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Part 1 - Introduction by Richard Milner and Dr. Eugenie C. Scott

Transcript: American Museum of Natural History April 23, 2002

Part 1: Introductions by Richard Milner and Dr. Eugenie C. Scott

Richard Milner:
Welcome to what promises to be an interesting evening - our forum on the Intelligent Design or ID controversy. This program has been organized jointly by Nat Johnson of the education department of the museum and by Natural History magazine, which has published a printed version in our April issue. I wish to acknowledge my fellow senior editor, Vittorio Maestro, and our editor-in-chief, Ellen Goldensohn, for their considerable efforts in producing this special ID section in Natural History magazine. For those who have not seen it, I believe that we have some copies here tonight available without charge, courtesy of the magazine. Ms. Goldensohn deserves special thanks for giving us the green light to go ahead with this venture, which was a courageous editorial decision and a controversial one. Rarely at Natural History magazine have we received so many impassioned letters and comments on a single feature. The sole exception, I believe, was when the astrophysicist Neil Tyson wrote a column decrying mathematical illiteracy and inadvertently made a minor math mistake, [laughter] which an inordinate number of our readers took great delight in pointing out.

Now, before I introduce Dr. Eugenie Scott, our moderator for tonight's forum, I want to give you just a little bit of behind-the-scenes background. Several prominent scientists emphatically disagreed with our plan to sponsor this forum. We should ignore Intelligent Design proponents, they urged, and offer them no credibility by giving them a platform in the magazine or at the museum. This institution, after all, is a bastion of evolutionary biology, and has been so for almost a century and a half. In their published articles and books, some ID proponents have characterized Darwinian evolutionists as status quo ideologues, defenders of hide-bound orthodoxy, parroters of the dominant paradigm, and dogmatic priests of Darwinism, which some of them view as a secular religion, bolstered by uncritical faith and demonstrably bogus icons. [to Dembski] Did I get that right? [laughter] On the other hand, in the view of the vast majority of life scientists, geologists, and paleontologists, Intelligent Design is sometimes characterized as stealth creationism, anti-evolutionism, even anti-science, and neo-Paleyism. The Reverend William Paley, you may recall, was the eighteenth-century cleric who said if he found a watch in a field, he would have to conclude that somewhere there was a watchmaker who designed it. There. Now we've got that all out in the open. Whether or not Intelligent Design poses a serious threat or challenge to Darwinian biology, it cannot be ignored as a socio-political phenomenon at least, and I know this from firsthand experience. In my travels around the country giving my own Darwin program, I've often been asked about Intelligent Design. So, Natural History has decided not to ignore the dissidents, but instead to turn a spotlight upon the controversy. We welcome you, and we welcome this panel to "Evolutionville". We have tried, and we'll try tonight to keep the focus on scholarly issue, keep the ad hominem arguments to a minimum, and attempt to proceed in an atmosphere of mutual respect and truth-seeking.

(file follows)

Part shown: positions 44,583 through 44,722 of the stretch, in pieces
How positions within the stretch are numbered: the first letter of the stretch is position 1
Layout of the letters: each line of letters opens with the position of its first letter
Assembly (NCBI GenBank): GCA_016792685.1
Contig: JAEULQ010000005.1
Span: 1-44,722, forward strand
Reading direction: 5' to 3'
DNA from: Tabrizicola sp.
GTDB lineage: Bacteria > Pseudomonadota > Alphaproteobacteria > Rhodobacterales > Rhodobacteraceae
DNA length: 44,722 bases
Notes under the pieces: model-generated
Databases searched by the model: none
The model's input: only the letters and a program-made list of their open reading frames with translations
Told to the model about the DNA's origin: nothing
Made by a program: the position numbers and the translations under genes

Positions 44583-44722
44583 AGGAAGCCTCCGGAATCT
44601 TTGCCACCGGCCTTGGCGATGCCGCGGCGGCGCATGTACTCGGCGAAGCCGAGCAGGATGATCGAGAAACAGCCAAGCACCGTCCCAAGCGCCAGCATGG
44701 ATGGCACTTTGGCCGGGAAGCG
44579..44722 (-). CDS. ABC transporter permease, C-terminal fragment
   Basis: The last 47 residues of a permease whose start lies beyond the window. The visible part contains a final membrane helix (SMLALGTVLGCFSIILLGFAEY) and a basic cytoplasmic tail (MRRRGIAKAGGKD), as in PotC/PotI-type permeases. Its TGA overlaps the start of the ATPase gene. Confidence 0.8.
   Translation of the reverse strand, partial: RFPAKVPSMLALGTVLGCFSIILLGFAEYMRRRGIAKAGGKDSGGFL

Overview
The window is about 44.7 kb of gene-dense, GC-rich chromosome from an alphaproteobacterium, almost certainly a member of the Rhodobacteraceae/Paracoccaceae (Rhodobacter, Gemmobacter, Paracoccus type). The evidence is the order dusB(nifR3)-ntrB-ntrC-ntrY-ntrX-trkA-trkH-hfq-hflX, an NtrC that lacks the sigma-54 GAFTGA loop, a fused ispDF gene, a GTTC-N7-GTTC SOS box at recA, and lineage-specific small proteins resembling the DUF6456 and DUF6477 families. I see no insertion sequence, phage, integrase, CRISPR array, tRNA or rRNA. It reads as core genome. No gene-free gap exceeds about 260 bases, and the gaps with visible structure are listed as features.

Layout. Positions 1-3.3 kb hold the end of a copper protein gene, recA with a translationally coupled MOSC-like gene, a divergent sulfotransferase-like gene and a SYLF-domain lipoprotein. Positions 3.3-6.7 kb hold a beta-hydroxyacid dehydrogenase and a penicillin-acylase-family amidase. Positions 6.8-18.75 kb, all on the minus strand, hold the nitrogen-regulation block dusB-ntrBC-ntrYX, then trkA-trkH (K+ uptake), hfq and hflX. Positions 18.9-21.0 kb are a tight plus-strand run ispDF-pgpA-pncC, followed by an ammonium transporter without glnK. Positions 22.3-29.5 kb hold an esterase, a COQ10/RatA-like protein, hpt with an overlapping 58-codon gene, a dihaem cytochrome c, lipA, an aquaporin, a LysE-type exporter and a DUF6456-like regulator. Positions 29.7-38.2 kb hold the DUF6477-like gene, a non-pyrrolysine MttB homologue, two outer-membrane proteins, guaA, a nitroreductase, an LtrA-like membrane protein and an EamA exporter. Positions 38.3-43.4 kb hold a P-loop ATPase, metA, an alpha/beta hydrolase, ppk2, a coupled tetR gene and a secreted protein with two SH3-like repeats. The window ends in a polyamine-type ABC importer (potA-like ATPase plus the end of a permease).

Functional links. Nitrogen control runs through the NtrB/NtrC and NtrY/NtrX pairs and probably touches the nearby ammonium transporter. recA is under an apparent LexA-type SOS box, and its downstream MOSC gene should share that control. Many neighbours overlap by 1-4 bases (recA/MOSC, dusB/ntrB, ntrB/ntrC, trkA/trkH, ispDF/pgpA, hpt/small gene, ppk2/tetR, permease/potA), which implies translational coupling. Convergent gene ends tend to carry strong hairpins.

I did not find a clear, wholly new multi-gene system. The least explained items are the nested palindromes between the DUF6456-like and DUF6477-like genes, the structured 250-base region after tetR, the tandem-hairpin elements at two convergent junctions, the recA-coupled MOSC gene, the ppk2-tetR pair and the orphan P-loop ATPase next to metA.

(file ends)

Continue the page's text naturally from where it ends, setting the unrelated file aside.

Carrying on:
An announcement:
You have all been given evaluation forms by the education department who would be grateful if you'd please take a moment to give us your reactions to tonight's program. It'll be most helpful in planning and improving future programs here at the museum.

And now let me introduce our distinguished moderator, Dr. Eugenie Scott. Dr. Scott is director of the National Center for Science Education with offices in Oakland, California. As a crusader for quality science education, she has worked to counter creationist strategies aimed at removing evolutionary biology from the nation's public schools. With a doctorate in physical anthropology from the University of Missouri, she has taught for fifteen years at the university level and currently is president of the American Association of Physical Anthropologists. Among Genie's numerous awards are those from the American Humanist Association, American Society of Cell Biologists, National Science Board Public Service Award, American Association of Biological Sciences, Geological Society, and the National Science Board Public Service Awards, and on and on. In other words, she is a full-time professional anti-creationist who has battled intelligent design in many fora. However, tonight, Dr. Scott wears the panel moderator's hat and is pledged to be a fair and impartial facilitator of the evening's discussion. I trust that she will do an excellent job of that, as she does on everything. Dr. Eugenie Scott. [applause]

Eugenie Scott:
Richard was right when he said, "shine the spotlight". I hope I can see well enough to read these introductory comments. Intelligent design may be said to have begun with the 1984 book, the "Mystery of Life's Origin" by Thaxton, Bradley, and Olsen, which though limited to the topic of chemical evolution included the kernel of modern ID and its claim that certain scientific problems are inherently unexplainable through natural causes and require explanation by an outside intelligence. Soon afterwards the same publishers, the Foundation for Thought and Ethics, published a high school biology supplemental textbook, "Of Pandas and People" in 1989. "Pandas" presented and I quote, "interpretations of the data proposed by those who hold two alternative concepts: those today with a Darwinian frame of reference as well as those who adhere to intelligent design". Proponents of intelligent design thus juxtapose it with evolution as a competing scientific explanation of the natural world. Throughout the 1990s several books and conferences refined the intelligent design perspective. In 1996, the Discovery Institute in Seattle announced the establishment of the Center for Renewal of Science and Culture. The ID - intelligent design - movement developed two major components. One was "cultural renewal", the goals of which were social and religious. As described by Bruce Chapman, the Center for Renewal of Science and Culture, quote, "seeks nothing less than the overthrow of materialism and its damning cultural legacies. New developments in biology, physics, and cognitive science raise serious doubts about scientific materialism and have reopened the case for the supernatural." end quote.